Consumption of tomato juice is unusually popular on commercial airline flights. For example, German airline Lufthansa estimates they serve about 53,000 gallons (about 200,000 liters) of the stuff a year, which is not too far off from the 59,000 gallons (223,000 liters) of beer they serve annually on their airplanes. Its popularity has something to do with the history of drink service on airplanes. When commercial flights began, alcohol was complimentary and therefore hugely popular. Because of the expense, airlines eventually began charging for booze, but the mixers remained available free of charge.
However, that’s not the whole story. Studies in chambers that mimic airplane cabins in flight indicate there’s a scientific reason for tomato juice’s airborne popularity. The modern airplane cabin’s combination of low pressure, loud engine noise, and desert-like humidity has an impact on a human’s sense of taste. These factors dull humans’ sensitivity to sweet and salty flavors by about 30%, but do not impact the umami flavors that are important to the taste of tomato juice. As a result, people consistently rate tomato juice as tasting better in conditions observed in an airplane than in conditions normally seen on the ground. These studies also found that sour, bitter, and spicy flavors are mostly unaffected.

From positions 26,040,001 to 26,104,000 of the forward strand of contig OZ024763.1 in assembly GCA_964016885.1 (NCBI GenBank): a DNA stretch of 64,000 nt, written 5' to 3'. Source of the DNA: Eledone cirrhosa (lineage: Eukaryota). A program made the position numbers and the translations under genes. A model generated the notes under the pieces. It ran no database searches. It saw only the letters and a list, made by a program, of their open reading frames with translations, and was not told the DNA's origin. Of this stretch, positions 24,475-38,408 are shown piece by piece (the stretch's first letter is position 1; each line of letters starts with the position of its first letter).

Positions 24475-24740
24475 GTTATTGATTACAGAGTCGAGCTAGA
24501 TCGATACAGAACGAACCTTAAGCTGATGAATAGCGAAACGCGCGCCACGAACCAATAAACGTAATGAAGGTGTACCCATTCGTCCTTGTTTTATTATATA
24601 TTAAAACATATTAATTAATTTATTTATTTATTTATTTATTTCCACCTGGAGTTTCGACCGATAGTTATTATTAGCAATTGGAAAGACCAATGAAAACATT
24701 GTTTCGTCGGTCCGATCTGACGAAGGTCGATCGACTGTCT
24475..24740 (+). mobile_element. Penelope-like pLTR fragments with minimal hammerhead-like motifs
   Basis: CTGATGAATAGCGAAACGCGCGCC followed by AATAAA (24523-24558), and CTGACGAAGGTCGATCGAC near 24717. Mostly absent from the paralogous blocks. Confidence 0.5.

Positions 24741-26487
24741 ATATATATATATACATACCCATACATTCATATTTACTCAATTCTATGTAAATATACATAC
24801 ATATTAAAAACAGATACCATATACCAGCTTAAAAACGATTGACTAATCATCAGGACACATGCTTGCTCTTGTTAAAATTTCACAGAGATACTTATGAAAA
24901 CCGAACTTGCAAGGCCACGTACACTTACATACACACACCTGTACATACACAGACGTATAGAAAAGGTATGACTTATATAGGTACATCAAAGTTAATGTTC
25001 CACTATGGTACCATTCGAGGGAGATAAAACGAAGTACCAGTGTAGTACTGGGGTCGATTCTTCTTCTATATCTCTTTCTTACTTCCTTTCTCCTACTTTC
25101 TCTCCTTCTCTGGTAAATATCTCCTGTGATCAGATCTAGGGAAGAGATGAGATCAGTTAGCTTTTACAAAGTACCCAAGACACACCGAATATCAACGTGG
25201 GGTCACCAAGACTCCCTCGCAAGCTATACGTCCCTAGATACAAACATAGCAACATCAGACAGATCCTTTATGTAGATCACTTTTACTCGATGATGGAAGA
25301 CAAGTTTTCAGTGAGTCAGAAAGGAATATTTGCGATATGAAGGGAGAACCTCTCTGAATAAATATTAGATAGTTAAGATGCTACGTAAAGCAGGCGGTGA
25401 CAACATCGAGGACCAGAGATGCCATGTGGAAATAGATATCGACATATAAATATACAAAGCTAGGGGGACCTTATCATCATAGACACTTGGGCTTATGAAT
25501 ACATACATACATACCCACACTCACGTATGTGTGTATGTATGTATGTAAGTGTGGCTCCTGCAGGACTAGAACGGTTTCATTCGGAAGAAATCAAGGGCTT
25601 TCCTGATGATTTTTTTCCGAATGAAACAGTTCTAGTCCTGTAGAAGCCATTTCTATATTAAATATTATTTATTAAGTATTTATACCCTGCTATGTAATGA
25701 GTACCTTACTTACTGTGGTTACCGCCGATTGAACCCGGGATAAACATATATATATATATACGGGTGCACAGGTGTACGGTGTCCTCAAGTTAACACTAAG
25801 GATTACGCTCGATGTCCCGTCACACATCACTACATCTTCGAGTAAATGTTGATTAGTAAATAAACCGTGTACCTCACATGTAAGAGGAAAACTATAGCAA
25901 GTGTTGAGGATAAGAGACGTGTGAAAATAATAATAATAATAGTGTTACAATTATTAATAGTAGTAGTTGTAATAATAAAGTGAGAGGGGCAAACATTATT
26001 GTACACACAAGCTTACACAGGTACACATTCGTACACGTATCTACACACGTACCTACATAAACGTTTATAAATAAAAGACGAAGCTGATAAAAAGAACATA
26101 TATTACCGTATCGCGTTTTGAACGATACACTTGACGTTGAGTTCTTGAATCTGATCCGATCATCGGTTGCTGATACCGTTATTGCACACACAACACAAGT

The same effects that enhance the flavor of tomato juice seem to be partially to blame for airline food’s infamous lack of appeal. In an effort to circumvent the phenomenon, some airlines conduct taste tests in simulated airplane cabins.